The avid outdoorsman and Texas A&M graduate was a marine systems engineer involved with capping the Macondo well after last year's BP oil spill in the Gulf of Mexico.

Wainwright - whose body was recovered by the college friends he was boating with - is the third man killed by a great white in the state in two months.
...
Operated ROVs

As an engineer, Wainwright helped control remote-operated vehicles, or ROVs, that worked 5,000 feet below the surface of the Gulf of Mexico to cap the oil spill. "He thought that what they were doing was a great accomplishment," said his sister, Brenda Wainwright, 41.

He was working for the Boa Group at the time, but was most recently employed by Oceaneering International while in Australia.

Wainwright grew up in Panama City, Fla., graduated from Texas A&M University in 2007 and lived in the Houston area until he got an opportunity to move to Australia while working for Oceaneering International, said Wainwright's father, George Wainwright of Panama City. He also held a master's license with the U.S. Coast Guard to operate vessels of up to 100 tons.

His upbringing in the Florida panhandle sparked an obsession with the ocean as he and his family frequently enjoyed water sports and fishing, Brenda Wainwright said.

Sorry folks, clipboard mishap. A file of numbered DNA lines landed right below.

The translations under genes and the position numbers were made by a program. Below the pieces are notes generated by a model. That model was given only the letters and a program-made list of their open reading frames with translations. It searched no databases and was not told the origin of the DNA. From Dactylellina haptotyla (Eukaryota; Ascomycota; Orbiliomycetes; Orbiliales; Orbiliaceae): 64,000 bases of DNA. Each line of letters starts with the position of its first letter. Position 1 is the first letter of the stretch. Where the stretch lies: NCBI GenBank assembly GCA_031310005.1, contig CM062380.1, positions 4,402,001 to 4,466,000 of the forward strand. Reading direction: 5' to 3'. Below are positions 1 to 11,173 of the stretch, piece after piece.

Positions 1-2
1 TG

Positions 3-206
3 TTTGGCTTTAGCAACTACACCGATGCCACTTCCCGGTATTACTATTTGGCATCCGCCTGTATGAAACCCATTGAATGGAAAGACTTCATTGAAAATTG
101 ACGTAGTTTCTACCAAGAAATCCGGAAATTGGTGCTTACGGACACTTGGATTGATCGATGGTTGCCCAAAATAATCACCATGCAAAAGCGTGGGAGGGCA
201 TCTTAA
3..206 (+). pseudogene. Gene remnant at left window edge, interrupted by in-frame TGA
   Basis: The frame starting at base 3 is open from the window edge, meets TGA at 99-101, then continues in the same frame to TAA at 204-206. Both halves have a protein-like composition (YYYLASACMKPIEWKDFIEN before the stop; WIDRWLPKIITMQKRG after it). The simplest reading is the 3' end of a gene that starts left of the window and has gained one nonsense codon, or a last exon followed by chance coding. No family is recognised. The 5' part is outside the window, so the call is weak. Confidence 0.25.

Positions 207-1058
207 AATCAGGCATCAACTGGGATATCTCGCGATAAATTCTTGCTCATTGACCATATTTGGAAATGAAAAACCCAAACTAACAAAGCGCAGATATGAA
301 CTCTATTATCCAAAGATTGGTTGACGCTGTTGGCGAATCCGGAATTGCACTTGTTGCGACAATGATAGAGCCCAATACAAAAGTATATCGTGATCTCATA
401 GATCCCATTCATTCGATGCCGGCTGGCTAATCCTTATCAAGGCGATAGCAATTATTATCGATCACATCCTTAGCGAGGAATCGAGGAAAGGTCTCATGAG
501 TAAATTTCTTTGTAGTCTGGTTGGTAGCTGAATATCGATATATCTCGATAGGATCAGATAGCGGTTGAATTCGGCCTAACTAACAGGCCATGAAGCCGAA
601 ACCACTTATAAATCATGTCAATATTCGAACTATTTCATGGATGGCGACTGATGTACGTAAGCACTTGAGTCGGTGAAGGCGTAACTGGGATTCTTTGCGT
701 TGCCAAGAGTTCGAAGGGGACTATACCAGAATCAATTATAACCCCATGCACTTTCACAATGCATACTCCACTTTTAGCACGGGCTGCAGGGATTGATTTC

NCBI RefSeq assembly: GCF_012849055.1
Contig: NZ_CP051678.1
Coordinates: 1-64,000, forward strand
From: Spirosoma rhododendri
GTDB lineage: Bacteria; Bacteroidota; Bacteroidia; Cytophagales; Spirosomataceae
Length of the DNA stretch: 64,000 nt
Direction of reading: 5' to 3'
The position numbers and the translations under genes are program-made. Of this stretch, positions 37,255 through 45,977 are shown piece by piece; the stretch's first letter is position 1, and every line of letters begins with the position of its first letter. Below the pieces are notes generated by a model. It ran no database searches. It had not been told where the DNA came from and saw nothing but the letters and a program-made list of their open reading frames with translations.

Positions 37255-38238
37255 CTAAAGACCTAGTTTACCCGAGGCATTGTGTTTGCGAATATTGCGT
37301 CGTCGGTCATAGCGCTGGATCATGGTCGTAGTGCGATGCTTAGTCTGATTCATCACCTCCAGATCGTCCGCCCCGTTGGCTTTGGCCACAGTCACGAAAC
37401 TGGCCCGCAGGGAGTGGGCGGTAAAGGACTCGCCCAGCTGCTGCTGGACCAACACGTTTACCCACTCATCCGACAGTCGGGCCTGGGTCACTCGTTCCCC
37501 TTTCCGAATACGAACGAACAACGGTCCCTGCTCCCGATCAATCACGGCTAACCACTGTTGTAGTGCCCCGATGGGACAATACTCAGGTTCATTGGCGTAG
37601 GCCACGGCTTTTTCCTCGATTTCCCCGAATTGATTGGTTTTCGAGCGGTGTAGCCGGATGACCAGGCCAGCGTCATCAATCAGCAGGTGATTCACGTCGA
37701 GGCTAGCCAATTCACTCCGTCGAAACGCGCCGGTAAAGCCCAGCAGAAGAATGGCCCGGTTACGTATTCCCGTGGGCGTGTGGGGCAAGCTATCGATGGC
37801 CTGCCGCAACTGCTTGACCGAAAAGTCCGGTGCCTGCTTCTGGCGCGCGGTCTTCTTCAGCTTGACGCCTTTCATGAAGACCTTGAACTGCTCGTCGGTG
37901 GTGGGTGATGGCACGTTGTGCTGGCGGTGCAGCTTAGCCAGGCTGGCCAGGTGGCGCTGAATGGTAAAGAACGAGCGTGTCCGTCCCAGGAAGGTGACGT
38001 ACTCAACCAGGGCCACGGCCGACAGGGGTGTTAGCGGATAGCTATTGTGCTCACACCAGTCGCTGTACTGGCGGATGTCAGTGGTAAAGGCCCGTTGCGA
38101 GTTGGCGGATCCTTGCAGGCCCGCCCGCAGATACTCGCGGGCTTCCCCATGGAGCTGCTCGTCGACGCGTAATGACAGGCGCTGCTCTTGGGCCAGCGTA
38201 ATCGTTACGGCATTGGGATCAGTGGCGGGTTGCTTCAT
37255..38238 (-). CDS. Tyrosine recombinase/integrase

His work to respond to the Gulf of Mexico spill was especially important to him, she said.

"He really was pleased that they were able to try to return the Gulf to some semblance of normal since he grew up here, and it was the area that he loved," Brenda Wainwright said.
...
Wainwright is survived by his parents, including mother Sharon, his sisters, Brenda Wainwright and Wanda Wainwright, and a niece, all of Panama City.
blockquote>



Tragically, more dead dolphins having been washing ashore in the Gulf. The good news is this has prompted an open-ended investigation. The bad news is that this can be easily used as an excuse to delay making any scientific findings public. Also, it seems officials remain overly eager to point fingers away from BP's black monster as playing a part in the dolphin deaths. Warning: very graphic photo used in story.

Dead dolphins still a concern on Gulf Coast